The expansive sky and splashes of bright colours stir my memory. One year to be exact and I am back in the village of Aru, Democratic Republic of Congo. What has changed? That is the first question that comes to mind, but maybe it would be better to ask how does one define change? What does it truly mean to change? It brings to mind the poem by Shelley Ozymandius about the ruins of an empire where all that remains are broken statues of people that once ruled the land and temples that stood tall.
“Nothing beside remains. Round the decay of that colossal wreck, boundless and bare. The lone and level sands stretch far away.”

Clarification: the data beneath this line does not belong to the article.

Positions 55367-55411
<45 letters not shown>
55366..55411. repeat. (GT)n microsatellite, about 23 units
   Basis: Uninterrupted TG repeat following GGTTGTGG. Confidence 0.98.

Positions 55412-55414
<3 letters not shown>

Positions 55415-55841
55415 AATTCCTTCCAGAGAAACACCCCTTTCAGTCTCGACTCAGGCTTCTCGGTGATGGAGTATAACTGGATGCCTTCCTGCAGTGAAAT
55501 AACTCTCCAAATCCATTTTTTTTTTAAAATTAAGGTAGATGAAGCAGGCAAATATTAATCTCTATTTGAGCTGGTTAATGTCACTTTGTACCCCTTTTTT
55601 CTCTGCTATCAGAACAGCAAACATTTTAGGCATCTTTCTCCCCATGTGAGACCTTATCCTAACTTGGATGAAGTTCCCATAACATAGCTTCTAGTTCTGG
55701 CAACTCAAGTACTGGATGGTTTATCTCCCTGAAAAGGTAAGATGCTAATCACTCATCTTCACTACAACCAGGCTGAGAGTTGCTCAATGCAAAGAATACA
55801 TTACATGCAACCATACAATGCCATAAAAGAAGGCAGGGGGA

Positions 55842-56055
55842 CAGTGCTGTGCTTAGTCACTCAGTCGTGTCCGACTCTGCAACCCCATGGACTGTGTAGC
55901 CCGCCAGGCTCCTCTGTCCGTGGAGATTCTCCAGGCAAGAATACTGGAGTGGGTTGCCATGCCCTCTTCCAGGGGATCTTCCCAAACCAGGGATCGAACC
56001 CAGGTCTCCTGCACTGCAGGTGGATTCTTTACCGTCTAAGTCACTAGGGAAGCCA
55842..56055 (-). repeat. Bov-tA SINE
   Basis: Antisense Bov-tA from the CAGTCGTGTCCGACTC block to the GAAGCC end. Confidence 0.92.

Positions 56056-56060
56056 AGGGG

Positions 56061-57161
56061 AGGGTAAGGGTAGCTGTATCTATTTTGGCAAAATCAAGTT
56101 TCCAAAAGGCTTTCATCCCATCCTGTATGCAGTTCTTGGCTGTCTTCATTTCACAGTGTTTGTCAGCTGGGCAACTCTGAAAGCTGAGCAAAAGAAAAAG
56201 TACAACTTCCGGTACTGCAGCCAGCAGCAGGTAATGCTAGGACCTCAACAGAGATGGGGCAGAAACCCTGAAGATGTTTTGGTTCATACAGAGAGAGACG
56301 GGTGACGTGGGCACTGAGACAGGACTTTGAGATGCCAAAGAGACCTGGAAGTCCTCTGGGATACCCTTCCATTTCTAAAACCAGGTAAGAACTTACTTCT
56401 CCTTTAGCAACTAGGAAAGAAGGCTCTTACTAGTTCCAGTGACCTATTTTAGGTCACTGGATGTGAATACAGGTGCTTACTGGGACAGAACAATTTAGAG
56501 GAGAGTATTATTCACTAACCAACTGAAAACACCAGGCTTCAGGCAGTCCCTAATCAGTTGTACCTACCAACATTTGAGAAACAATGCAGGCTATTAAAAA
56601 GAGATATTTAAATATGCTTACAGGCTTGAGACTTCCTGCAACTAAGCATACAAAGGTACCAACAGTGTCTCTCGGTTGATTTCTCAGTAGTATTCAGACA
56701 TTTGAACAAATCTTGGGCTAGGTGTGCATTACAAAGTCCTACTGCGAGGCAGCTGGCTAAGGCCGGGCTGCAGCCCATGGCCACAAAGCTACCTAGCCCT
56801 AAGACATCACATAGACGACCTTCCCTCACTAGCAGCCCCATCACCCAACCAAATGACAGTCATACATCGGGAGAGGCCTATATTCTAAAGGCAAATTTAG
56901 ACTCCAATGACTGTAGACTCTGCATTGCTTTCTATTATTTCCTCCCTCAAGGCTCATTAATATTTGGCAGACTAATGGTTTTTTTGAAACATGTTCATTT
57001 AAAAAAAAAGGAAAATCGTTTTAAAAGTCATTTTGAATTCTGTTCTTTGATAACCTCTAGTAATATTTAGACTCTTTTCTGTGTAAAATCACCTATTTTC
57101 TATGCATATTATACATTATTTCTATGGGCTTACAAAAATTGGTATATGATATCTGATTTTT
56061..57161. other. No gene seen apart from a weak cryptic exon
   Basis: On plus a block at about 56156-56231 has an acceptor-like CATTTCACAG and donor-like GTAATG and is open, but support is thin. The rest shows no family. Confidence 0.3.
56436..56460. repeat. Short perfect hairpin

This realization came to me that whether or not buildings have been built or not, or whether they have deteriorated or improved, it does not really matter in the end. All things will fall apart and crumble to the ground and all that is left is the story that is left behind. It is the lives we live that leave a mark behind and the presence that always rests in that place. Just like the words of one of the Sisters here in Aru who shared with me that it is not what you give the people but what matters is that you are there. These words were in reference to a visit to the prison here in Aru, where this Sister shared how one group of young people came carrying bread and other items to the prisoners and were so concerned about how they would present this gift and how much to bring that they overlooked the fact that to the prisoners it did not matter to them what they brought but that they came. To be present is truly a gift that we often overlook. It has been beautiful to be remembered by so many people here in this village of which I thought after one year I would be forgotten. I am very thankful that my goal in coming was not only to “see” improvement and development but also to be among the people, to be with them and to share in some way in their lives even if only for a short time. The lives of the people here unfortunately have not changed much. A few people have continued their studies either in Aru or elsewhere , many graduates from the secondary school have no work and remain in Aru doing nothing and the rest have either kept their past job or left Aru to search for employment. There have been a few changes which have given me hope and that is to see the locals here taking over the work that the volunteers here had originally set up. For example, the library here in Aru was built, funded and organized by the volunteers with help from the locals. Now the library is run solely by the Congolese which is amazing to see. It is Aru’s first library so the concept has not quite caught on yet, but hopefully people will soon start to appreciate and understand the beauty of a library.